Jump to Content
Dotted style collage with part of an RBC bank building visible. Caution tape runs along the top.

press release

Lawyers file letter opposing RBC buyout of HSBC, citing climate and competition concerns

December 8, 2022

Both RBC and HSBC under cloud of greenwashing investigations by regulatory bodies

OTTAWA/TRADITIONAL, UNCEDED TERRITORY OF THE ALGONQUIN ANISHNAABEG PEOPLE – Citing greenwashing and climate concerns, environmental law charity Ecojustice, representing Stand.earth, submitted a letter to Canadian Minister of Finance Chrystia Freeland opposing the Royal Bank of Canada (RBC)’s bid to purchase HSBC’s Canadian unit for CAD $13 billion, unless there are conditions to restrict greenwashing and manage climate change risks.

Copies have been sent to Canada’s Competition Bureau, a federal law enforcement agency, financial regulatory body the Office of the Superintendent of Financial Institutions (OSFI), two primary UK regulators, and the federal Minister of Environment and Climate Change Steven Guilbeault. The letter states:

“Unfortunately, neither RBC nor HSBC has a credible plan for addressing climate change (a major systemic financial risk) and the misleading nature of their public climate commitments contrasted with their fossil fuel financing brings the integrity of their operations into question. Misleading consumers and making false climate promises while financing the primary driver of climate change is not in the best interests of Canadians or the financial system.

“Canada needs all economic actors to align with the goal of limiting warming to 1.5°C to reduce climate risks to the financial system and meet Canada’s domestic and international climate commitments. Greenwashing undermines the actions of institutions who are legitimately committed to and aligned with achieving net zero.”

Canada’s Competition Bureau, a federal law enforcement agency, has officially launched an investigation into RBC’s alleged misleading climate advertising after six members of the public submitted a formal complaint. Similarly, in October the Advertising Standards Authority of the UK banned HSBC climate related ads, after concluding that they were misleading consumers.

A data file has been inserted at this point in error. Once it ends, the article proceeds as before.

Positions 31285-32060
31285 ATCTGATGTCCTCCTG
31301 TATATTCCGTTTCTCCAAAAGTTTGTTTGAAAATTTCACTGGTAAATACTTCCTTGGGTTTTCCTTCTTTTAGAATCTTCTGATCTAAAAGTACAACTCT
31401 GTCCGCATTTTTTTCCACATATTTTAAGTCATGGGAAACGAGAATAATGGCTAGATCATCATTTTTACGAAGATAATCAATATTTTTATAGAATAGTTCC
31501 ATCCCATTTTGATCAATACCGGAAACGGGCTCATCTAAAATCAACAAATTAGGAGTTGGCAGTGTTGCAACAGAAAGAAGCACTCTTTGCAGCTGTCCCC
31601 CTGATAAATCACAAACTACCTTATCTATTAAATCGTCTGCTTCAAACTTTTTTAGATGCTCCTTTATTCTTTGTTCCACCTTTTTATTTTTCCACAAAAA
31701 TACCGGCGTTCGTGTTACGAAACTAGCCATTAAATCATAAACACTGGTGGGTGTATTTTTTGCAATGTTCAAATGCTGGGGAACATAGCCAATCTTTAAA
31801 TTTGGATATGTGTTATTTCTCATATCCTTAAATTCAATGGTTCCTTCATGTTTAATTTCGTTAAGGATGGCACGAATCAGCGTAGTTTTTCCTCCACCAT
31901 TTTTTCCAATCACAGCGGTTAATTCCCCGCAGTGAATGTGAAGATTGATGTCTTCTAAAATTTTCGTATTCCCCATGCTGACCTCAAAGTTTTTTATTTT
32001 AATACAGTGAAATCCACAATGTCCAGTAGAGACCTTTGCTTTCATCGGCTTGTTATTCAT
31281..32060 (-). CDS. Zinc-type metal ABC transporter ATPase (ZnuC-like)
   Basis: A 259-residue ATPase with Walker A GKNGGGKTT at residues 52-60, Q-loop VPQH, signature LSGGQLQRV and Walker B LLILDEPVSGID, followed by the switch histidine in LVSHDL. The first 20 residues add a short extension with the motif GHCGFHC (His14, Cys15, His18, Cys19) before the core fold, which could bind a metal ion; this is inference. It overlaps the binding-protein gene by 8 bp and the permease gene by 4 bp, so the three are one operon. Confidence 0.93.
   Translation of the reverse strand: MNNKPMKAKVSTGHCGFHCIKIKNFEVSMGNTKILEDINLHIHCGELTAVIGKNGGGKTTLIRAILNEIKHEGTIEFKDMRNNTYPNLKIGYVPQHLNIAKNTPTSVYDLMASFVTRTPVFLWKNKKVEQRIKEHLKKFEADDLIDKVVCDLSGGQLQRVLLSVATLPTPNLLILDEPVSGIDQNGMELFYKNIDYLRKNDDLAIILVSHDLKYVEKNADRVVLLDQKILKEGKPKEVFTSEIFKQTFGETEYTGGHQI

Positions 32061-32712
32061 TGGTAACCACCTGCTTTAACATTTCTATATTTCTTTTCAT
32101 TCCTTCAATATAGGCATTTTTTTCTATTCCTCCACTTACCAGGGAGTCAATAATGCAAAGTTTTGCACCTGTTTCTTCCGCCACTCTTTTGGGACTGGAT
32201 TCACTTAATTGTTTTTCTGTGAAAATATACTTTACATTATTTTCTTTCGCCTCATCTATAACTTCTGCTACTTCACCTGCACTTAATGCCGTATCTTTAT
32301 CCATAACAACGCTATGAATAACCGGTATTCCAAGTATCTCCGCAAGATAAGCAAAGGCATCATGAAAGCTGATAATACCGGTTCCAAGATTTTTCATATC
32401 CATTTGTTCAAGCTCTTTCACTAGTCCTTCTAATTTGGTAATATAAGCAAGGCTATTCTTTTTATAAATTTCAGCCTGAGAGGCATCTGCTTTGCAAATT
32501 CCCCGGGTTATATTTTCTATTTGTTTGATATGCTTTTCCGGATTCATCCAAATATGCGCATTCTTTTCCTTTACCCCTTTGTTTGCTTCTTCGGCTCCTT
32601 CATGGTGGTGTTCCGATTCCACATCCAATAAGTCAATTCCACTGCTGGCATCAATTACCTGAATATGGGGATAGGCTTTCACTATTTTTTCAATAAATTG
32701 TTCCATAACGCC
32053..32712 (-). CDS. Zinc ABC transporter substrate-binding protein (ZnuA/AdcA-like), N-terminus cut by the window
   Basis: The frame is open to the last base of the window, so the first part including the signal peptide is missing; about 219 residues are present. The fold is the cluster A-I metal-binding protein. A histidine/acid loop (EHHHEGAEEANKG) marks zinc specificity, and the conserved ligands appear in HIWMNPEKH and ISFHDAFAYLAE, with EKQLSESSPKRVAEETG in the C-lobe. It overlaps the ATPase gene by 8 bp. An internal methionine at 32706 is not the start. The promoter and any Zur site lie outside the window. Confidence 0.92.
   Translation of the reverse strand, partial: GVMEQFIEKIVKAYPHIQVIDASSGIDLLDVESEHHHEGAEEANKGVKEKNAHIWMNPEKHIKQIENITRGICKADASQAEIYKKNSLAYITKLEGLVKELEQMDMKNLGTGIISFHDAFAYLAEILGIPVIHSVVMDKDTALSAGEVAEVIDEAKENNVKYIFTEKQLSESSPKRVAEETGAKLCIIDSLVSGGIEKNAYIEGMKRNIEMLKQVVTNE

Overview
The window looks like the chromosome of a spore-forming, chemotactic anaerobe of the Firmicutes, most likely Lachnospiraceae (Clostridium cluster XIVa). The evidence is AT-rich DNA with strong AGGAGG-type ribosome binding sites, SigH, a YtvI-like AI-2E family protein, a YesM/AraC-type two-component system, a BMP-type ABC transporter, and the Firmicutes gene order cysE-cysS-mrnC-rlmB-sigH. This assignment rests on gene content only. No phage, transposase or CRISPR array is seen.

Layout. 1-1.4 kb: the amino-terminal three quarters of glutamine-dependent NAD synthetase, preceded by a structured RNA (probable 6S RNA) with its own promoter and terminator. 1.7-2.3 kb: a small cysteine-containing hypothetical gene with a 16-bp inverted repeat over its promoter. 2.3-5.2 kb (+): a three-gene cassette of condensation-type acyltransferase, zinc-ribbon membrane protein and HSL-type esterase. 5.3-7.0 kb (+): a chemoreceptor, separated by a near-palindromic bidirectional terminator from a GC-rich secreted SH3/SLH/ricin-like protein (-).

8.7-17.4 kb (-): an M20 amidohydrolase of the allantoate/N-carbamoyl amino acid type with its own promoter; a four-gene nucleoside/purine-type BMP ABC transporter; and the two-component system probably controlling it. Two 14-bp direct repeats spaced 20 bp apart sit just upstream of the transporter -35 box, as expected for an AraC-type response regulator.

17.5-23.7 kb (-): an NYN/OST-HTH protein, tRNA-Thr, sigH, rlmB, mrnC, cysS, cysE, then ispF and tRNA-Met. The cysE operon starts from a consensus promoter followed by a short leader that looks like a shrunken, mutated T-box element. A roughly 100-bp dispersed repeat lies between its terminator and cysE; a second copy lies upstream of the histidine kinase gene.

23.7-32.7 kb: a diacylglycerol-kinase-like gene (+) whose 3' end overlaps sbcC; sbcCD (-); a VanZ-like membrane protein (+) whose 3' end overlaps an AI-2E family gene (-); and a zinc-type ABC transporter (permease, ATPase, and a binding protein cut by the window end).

Run by CEO Dave McKay, RBC is Canada’s top fossil fuel funding bank and the fifth worst funder of fossil fuels in the world to the tune of CAD $262 billion since the Paris Climate Agreement was signed in 2016. HSBC is the largest financier of oil and gas expansion in Europe and the 13th worst funder of fossil fuels in the world, with financing amounting to more than CAD $178.13 billion between 2016 and 2021.

RBC is financing fossil fuel expansion projects around the world, carbon bombs set to trigger catastrophic climate breakdown while trampling Indigenous and community rights. This includes the Coastal GasLink fracked gas pipeline on unceded Wet’suwet’en territory; the world’s largest proposed crude oil pipeline, the East African Crude Oil Pipeline (EACOP); and the Trans Mountain Tar Sands Expansion Project pipeline.

In October, an investigation by the BBC and the Bureau of Investigative Journalism found that billions of dollars HSBC earmarked for ‘sustainable’ finance ended up supporting oil rigs, tree-felling, and airport expansion. 

Richard Brooks, Stand.earth Climate Finance Program Director, said: 

“RBC and HSBC merging is a marriage made in climate hell and greenwashing heaven. RBC’s bid to buy HSBC Canada is bad for communities in Canada and around the world, and we urge regulators to seriously consider all implications, including on climate risk. Two climate laggards merging does not make a climate leader.”

Alan Andrews, Ecojustice Climate Program Director, said:
Minister of Finance Chrystia Freeland must act to protect Canadians from the phony climate claims being peddled by these two banks – and the wider problem of greenwashing in the financial sector. This proposed merger highlights the urgent need for regulations to ensure our banks publish credible climate plans. Climate change is an existential threat to everyone; deception and delay by the big banks puts Canadians and our financial system at risk.”